Integrating systems normally requires significant time investments, making this impractical for many organizations. However, low-code platforms greatly reduce the time required by allowing quick connections whether or not the both systems have APIs. Additionally, it simplifies a lot of the additional work by creating an abstraction layer for data. Instead of spending development hours updating database structures and schemas, developers can make changes once and have the data propagated to the right systems. Additionally, this strategy allows you to use your existing software investments instead of replacing them to fully create the tools needed for a turnaround suite.

2. Standardize refinery operation processes.

Having repeatable, easy-to-follow processes helps ensure a smoother turnaround. Most of the process remains the same each time, making it ideal to standardize via workflow. Plus, with turnarounds only occurring once or twice a year on average, creating a standardized, digitized process for workers helps reduce errors or slowdowns from having to context switch between paper instructions or remember steps from previous turnarounds.

Using a low-code platform with strong workflow capabilities allows you to build out full, end-to-end applications that simplify the entire process. With workflow-based design, your team or consultants can quickly build full applications for the complete turnaround process. You can send new contractors out into the field with exact instructions on performing tasks and allow them to capture notes and photos using their mobile devices. This ensures steps get followed in the proper sequence and ensures consistent data capture and audit trails.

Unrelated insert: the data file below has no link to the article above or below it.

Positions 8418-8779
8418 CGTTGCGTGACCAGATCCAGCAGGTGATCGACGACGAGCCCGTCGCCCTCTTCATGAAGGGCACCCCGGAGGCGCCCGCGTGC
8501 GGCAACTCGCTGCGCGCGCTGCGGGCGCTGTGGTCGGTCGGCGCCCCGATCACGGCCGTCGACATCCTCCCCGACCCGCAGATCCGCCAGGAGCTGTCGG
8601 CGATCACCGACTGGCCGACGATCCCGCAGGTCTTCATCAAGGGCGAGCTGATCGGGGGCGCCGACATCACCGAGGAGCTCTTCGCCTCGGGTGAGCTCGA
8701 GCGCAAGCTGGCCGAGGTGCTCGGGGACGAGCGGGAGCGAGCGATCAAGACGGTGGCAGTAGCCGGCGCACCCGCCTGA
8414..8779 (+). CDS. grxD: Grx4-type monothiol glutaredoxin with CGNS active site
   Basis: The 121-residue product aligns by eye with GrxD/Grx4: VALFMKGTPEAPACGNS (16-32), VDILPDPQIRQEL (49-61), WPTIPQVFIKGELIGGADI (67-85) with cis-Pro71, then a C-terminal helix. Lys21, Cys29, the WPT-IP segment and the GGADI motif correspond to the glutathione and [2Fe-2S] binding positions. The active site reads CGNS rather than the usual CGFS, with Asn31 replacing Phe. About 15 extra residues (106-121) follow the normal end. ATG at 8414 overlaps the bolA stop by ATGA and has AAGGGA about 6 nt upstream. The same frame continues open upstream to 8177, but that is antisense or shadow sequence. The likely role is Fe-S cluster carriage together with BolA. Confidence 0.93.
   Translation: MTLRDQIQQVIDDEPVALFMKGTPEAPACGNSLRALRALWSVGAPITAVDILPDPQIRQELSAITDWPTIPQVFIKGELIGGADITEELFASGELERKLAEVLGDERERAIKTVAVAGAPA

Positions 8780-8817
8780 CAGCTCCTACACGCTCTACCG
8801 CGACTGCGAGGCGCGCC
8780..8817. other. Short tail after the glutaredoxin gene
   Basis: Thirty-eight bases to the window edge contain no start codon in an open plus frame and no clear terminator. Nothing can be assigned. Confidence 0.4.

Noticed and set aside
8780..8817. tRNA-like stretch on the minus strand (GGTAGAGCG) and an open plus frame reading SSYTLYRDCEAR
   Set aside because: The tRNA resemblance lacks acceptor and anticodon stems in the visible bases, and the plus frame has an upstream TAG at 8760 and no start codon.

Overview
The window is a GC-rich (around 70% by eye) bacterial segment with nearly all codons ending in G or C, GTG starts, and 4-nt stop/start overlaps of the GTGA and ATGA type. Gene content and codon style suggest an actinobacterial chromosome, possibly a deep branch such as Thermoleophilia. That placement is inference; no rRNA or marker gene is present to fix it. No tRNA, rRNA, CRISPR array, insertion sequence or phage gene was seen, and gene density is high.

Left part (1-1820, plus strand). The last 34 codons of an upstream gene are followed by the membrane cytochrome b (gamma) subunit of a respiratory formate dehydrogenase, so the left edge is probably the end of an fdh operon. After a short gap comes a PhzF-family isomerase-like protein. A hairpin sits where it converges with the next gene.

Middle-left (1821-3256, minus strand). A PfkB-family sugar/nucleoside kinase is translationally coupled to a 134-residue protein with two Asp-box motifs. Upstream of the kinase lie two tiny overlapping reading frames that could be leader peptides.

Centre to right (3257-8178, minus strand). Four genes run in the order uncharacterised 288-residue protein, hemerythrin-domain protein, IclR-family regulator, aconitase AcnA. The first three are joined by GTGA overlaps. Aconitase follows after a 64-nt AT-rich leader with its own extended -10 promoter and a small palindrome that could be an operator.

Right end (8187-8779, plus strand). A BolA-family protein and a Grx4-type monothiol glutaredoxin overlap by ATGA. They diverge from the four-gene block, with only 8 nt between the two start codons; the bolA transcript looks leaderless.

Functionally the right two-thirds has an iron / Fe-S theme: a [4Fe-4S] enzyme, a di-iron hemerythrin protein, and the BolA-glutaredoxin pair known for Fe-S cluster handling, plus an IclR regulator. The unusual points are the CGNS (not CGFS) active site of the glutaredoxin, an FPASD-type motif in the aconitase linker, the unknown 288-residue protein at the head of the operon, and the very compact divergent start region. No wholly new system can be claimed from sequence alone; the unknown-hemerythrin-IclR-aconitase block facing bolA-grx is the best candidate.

3. Iterate.

Most turnarounds have a post-execution review after returning to normal operations. This wrap-up includes capturing lessons learned and, hopefully, bringing these insights into the next turnaround. Unfortunately, in practice, the lessons from a given turnaround don’t always get applied to the next.

If you’ve gone through the process of building a turnaround suite, then it becomes easy to programmatically add any learnings into your turnaround applications for the next go-round. Snags on equipment or missing instructions can be addressed in the application. Workflows can be modified (if you’re using low-code) to enforce a more streamlined process.

If you want to take it to the next level, process mining can be helpful after creating your first iteration of the turnaround suites. Process mining, available in best-in-class low-code platforms, allows you to automatically note bottlenecks and slowdowns in a given process. When running this on a turnaround, you can incorporate this data into your postmortem on the turnaround and use it to inform any changes to your workflows to streamline the next shutdown.

Ensuring smoother gas and oil refinery turnarounds.

Turnarounds can be some of the costliest activities for an oil refinery as the required break in production means a similar break in income. However, they’re necessary to prevent longer-term deterioration among equipment requiring even more costly repairs. If you want to keep costs down for turnaround activity and still hit your turnaround goals, it’s important to think broadly about the entire turnaround. This means starting early with planning and strategy, and ensuring you incorporate the lessons learned from each turnaround into the next one.

It requires a suite of products, not just one. While this may seem daunting, best-in-class low-code platforms offer the leverage to build out full applications in a fraction of the time of traditional development. This makes building that suite of turnaround applications a reality.

Learn more about how low-code helps energy companies here.